biology question #527



Dan Van Brunt, a 21 year old male from Thunder Bay asks on January 9, 2002,

Q:

Recently a friend of mine took a picture of what he thought was a grasshopper out at his camp far from city life. I later took a look at his close-up picture and I'm no bug expert but I'd be willing to bet the farm that is was some form of Praying Mantis. Up to this point I was under the belief that no Mantids lived anywhere near Thunder Bay, Ontario. Could this insect be a form of Praying Mantis?

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the answer

Peter Belton answered on January 10, 2002, A:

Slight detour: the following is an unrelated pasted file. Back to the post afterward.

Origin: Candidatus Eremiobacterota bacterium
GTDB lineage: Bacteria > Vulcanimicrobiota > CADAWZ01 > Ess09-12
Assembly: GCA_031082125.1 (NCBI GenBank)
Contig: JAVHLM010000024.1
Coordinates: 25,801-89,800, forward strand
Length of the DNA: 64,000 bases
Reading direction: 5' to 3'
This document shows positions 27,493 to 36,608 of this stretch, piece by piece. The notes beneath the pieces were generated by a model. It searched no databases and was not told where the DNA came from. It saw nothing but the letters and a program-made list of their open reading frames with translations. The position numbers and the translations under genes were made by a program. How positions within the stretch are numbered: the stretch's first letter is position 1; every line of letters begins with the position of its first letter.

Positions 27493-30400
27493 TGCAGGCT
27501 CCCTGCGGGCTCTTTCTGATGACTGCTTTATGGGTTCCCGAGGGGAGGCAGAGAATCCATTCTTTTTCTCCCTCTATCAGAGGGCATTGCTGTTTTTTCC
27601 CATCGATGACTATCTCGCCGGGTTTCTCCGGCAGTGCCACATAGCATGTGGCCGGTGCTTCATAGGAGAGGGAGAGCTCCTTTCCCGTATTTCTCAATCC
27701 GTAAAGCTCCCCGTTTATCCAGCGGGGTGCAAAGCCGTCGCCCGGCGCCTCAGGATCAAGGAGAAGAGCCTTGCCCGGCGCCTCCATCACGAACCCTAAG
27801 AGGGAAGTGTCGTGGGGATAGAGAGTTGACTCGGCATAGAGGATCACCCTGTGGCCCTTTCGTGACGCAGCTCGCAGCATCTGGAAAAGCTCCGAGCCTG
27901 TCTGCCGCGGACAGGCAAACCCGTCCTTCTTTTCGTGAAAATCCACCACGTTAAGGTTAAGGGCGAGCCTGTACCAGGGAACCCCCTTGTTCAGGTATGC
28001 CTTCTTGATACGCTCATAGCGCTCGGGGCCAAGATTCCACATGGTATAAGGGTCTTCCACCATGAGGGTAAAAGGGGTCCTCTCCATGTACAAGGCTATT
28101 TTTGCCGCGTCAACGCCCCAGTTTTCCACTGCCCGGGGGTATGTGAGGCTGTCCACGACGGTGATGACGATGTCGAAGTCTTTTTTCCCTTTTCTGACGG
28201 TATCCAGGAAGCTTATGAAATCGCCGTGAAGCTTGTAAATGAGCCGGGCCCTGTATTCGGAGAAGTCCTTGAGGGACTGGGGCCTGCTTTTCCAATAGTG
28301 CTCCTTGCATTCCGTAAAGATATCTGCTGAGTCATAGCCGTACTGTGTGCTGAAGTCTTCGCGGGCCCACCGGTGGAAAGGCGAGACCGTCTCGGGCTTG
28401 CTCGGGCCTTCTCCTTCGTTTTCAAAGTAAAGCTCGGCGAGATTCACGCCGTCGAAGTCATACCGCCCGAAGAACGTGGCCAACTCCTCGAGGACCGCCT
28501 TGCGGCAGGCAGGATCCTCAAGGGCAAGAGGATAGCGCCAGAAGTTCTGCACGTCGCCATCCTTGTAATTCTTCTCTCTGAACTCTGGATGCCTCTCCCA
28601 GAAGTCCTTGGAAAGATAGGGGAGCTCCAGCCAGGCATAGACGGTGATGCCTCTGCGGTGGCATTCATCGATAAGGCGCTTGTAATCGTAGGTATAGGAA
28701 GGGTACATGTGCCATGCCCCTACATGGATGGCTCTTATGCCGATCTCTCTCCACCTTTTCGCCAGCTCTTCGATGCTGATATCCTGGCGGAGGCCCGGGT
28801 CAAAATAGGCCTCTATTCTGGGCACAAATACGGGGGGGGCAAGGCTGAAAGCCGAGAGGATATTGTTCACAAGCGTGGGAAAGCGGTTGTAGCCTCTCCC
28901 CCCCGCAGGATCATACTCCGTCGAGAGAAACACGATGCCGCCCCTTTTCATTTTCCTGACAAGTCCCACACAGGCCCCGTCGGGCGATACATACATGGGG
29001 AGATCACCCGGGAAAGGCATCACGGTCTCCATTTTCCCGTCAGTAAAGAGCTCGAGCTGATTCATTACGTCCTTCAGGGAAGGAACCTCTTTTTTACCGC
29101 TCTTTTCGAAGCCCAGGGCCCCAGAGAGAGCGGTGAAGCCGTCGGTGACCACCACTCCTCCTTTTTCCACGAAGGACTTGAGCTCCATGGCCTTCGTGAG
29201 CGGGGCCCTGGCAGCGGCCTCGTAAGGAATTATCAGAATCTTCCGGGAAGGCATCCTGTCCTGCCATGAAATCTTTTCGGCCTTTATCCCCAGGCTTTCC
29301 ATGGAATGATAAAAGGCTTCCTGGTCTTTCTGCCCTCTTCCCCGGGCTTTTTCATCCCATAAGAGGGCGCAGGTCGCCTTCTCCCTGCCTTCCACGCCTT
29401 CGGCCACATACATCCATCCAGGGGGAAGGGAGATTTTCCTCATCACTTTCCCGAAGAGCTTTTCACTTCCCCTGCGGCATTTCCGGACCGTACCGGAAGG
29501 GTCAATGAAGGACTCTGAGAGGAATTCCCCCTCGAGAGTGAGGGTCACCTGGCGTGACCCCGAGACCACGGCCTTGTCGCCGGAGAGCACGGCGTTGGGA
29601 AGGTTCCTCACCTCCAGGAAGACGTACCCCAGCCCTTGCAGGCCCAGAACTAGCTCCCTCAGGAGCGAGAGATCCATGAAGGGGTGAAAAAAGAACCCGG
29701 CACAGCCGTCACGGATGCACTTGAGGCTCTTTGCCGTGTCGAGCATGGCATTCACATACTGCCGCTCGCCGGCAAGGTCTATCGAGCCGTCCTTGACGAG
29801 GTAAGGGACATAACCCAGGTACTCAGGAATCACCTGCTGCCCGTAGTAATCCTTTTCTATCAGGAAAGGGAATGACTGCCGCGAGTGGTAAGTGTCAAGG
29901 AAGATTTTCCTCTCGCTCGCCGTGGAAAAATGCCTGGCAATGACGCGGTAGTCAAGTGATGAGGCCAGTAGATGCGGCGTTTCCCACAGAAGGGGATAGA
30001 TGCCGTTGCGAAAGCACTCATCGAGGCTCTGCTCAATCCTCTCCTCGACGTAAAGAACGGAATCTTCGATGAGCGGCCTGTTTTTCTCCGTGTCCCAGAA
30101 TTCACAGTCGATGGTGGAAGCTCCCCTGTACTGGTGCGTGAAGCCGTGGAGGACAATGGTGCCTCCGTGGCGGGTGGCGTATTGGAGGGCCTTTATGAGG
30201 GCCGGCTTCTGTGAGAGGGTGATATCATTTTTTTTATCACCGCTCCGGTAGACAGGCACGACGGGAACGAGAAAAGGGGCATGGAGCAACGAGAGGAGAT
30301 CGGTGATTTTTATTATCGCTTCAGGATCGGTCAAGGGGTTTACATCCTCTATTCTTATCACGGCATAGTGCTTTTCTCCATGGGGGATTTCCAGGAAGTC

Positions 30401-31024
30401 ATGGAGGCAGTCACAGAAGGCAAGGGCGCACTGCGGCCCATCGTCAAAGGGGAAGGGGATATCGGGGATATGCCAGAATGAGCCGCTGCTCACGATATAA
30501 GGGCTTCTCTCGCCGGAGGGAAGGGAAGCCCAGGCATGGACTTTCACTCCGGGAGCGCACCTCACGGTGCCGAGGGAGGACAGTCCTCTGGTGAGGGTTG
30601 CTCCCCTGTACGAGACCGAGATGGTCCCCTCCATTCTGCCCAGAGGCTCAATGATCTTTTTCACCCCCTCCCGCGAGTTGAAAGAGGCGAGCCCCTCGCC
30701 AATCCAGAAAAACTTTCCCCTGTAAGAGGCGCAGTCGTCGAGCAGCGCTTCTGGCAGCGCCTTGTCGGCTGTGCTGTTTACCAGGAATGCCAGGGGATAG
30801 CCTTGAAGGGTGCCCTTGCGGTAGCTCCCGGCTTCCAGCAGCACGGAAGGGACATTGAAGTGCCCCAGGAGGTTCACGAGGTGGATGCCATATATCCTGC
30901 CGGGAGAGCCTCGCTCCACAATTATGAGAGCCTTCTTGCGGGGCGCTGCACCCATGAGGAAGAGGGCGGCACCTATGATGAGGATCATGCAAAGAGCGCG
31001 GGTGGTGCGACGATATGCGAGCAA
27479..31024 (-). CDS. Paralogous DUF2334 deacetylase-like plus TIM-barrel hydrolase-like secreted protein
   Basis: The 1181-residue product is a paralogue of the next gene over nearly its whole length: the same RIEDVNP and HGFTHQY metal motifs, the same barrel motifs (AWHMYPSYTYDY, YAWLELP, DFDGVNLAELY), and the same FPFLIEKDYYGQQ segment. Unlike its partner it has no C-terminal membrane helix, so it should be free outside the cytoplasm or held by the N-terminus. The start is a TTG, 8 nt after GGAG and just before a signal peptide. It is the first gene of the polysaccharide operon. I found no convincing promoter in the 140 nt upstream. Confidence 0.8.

The European praying mantid, Mantis religiosa L, was introduced into North America in the late 1800s. Adults are hard to mistake for anything else, 2.5 to 3" long, brown to green (variable) and around on tall plants (golden rod, milkweed) from August until frost. I don't see any records that far west (Thunder Bay), but it is found around the Great Lakes and may have arrived by boat. You could try to reach the Great Lakes Forestry Centre in Sault Ste Marie, where they have experts who survey and identify insects. You should be aware that we have much smaller native insects (not mantids) with similarly adapted front legs. Tell your friend always to include a scale with insect photographs. That would help make a definitive identification.

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